What does the $4 billion a year, blockbuster Alzheimer's drug donepezil (trade name Aricept) have in common with insecticides, chemical weapons and venom? Quite a lot more than consumers taking them have been lead to believe.
As a member of the chemical class known as acetylcholinesterase inhibitors, donepezil interferes with the cholinesterase enzyme, preventing the neurotransmitter acetylcholine from breaking down, resulting in an increase in both its levels and duration of action.
While this can result in a temporary increase in memory, there is currently no definitive proof that use of donepezil or other similar agents slows the progression of Alzheimer's disease. Moreover, 21% of patients on this medication discontinue its use within 12 months due to serious adverse side effects.
Donepezil is considered a reversible or non-competitive cholinesterase inhibitor, and therefore will not be as toxic as the reversible competitive or noncompetitive inhibitors of cholinesterase which kill insects and humans through its neurotoxic effects. The problem, however, is that -- as is the case with virtually all FDA-approved, novel and patented chemical drugs -- it is evolutionarily and biologically unprecedented, representing a classical case of repackaging one of a drug's many "side effects" as a "therapeutic action." After all, Alzheimer's disease, or any neurodegenerative condition, is not caused by a lack of any drug. In other words, the very premise upon which Alzheimer's is treated with donepezil is bankrupt at the outset.
In 2010, the World Health Organization published a report which looked at over 71,000 documented cases of drug-induced seizures between 1998 and 2006 and found that donepezil was a major contributing factor in 8.4% of them.
Seizures represent the tip of a massive iceberg of adverse effects. Another classical side effect of organophosphate insecticide poisoning is bradycardia (arrhythmia), a well documented side effect of donepezil.
What is so outrageous about the present situation is that non-patentable, inexpensive and relatively safe alternatives to intrinsically neurotoxic drugs like donepezil not only exist, but have been confirmed through clinical research. Take gingko biloba for example. In 2006, the European Journal of Neurology published the results of a 24-week randomized, placebo-controlled, double-blind study showing an extract of this plant was as effective as donepezil for mild-to-moderate Alzheimer's disease:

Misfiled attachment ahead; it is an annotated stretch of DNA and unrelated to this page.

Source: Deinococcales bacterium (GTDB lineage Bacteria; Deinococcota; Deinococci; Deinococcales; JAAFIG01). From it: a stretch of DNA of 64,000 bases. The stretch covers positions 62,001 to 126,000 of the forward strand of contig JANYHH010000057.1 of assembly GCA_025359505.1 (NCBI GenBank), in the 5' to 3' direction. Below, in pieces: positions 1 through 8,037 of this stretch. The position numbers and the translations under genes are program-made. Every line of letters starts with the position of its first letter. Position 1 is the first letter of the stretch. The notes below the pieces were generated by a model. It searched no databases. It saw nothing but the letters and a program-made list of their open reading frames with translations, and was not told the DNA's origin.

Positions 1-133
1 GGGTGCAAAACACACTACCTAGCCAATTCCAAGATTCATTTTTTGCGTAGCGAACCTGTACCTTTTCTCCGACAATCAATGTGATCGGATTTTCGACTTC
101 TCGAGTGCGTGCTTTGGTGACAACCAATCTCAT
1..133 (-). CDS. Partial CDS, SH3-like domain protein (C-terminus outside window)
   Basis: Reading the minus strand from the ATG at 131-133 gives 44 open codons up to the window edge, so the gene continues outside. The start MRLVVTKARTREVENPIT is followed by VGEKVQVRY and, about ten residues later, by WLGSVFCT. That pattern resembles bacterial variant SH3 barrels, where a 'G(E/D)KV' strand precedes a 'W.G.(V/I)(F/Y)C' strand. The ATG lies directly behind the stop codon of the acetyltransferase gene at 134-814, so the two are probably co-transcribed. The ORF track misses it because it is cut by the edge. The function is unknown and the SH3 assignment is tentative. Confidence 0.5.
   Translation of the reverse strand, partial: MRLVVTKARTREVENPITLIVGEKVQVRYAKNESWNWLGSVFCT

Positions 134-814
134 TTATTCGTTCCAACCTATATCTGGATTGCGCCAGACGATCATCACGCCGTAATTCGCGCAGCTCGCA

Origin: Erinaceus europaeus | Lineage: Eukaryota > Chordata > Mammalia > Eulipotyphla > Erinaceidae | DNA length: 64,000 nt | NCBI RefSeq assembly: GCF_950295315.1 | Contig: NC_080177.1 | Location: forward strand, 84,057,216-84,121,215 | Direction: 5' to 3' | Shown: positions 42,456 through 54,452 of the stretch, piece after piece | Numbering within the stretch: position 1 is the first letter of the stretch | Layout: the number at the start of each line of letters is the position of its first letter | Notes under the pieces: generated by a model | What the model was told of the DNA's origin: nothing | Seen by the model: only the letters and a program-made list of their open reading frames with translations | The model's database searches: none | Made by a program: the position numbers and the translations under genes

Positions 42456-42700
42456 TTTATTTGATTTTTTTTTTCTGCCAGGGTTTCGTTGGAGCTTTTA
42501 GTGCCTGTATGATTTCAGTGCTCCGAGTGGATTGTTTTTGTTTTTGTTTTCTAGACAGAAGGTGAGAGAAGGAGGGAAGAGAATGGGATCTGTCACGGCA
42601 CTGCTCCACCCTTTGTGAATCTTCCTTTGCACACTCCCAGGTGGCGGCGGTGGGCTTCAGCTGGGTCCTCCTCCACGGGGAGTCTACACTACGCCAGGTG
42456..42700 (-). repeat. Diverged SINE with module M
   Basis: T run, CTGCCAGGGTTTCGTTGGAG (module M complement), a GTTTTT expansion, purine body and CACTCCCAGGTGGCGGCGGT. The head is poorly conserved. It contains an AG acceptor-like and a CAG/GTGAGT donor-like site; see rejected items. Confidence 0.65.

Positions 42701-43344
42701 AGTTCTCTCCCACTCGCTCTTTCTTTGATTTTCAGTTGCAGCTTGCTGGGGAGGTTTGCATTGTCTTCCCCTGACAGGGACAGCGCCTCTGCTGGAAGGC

Our study suggests that there is no evidence of relevant differences in the efficacy of EGb 761 [gingko biloba] and donepezil in the treatment of mild-to-moderate Alzheimer's dementia, so the use of both substances can be justified. In addition, this study contributes to establish the efficacy and tolerability of the Ginkgo biloba special extract E.S. in the dementia of the Alzheimer type with special respect to moderately severe stages. Source
Gingko biloba also has over 100 other potential medicinal applications . The reality is that there is a vast array of natural approaches available in the prevention and treatment of Alzheimer's disease, some of which have been demonstrated to regress the disease process by clearing pathological beta-amyloid brain plaque (Abeta).
A 2006 study in the Journal of Alzheimer's disease reported on this phenomena with the use of curcuminoids (an extract of Turmeric):
The natural product curcuminoids enhanced brain clearance of Abeta in animal models. We, therefore, treated macrophages of six AD patients and three controls by curcuminoids in vitro and measured Abeta uptake using fluorescence and confocal microscopy. At baseline, the intensity of Abeta uptake by AD macrophages was significantly lower in comparison to control macrophages and involved surface binding but no intracellular uptake. After treatment of macrophages with curcuminoids, Abeta uptake by macrophages of three of the six AD patients was significantly (P<0.001 to 0.081) increased. Source
When combined with vitamin D, the effect is enhanced, as described in a 2009 study in the same journal. These findings are not novel, as there are at least 30 other studies indicating the anti-Alzheimer's properties of curcuminoids.*
Unfortunately, natural substances will never receive FDA approval because no one will invest the billion dollars or more in capital (or risk the opportunity costs should it fail) necessary to pay for drug development and clinical trial phases 1, 2 and 3 on a substance that can be grown in your backyard for free. It therefore becomes necessary to alter the structure/function of natural compounds ostensibly to "improve upon nature," while actually doing nothing more than granting the manufacturer patent exclusivity and a potentially astronomical return on its investment. Of course, the unintended adverse effects of such a manipulation are devastating, resulting in the loss of hundreds of thousands of lives from drug-induced toxicity every year.
We should remember that while Nature's formulas are proprietary -- i.e. refractory to the pharmacological gaze -- she does not grant patents. In other words, they are gifts -- as health too is our birthright.